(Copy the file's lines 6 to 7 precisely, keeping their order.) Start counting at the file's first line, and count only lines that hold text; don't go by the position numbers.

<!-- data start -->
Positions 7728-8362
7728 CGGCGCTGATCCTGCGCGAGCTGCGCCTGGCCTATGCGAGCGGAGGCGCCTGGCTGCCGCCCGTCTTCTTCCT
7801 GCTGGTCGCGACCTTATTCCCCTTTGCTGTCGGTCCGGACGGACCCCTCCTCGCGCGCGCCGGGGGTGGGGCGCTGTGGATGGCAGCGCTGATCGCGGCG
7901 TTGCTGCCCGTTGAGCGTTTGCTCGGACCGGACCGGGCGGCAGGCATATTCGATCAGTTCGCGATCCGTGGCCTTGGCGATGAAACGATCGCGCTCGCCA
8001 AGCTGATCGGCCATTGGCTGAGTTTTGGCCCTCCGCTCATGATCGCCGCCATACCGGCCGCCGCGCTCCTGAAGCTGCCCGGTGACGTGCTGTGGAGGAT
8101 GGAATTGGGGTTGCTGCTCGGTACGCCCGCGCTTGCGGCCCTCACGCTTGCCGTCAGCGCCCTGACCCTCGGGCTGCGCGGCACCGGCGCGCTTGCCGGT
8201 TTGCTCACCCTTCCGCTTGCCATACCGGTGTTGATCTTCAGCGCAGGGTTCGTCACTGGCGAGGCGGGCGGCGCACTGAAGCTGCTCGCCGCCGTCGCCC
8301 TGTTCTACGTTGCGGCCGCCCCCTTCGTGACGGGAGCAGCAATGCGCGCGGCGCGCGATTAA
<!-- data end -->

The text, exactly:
8101 GGAATTGGGGTTGCTGCTCGGTACGCCCGCGCTTGCGGCCCTCACGCTTGCCGTCAGCGCCCTGACCCTCGGGCTGCGCGGCACCGGCGCGCTTGCCGGT
8201 TTGCTCACCCTTCCGCTTGCCATACCGGTGTTGATCTTCAGCGCAGGGTTCGTCACTGGCGAGGCGGGCGGCGCACTGAAGCTGCTCGCCGCCGTCGCCC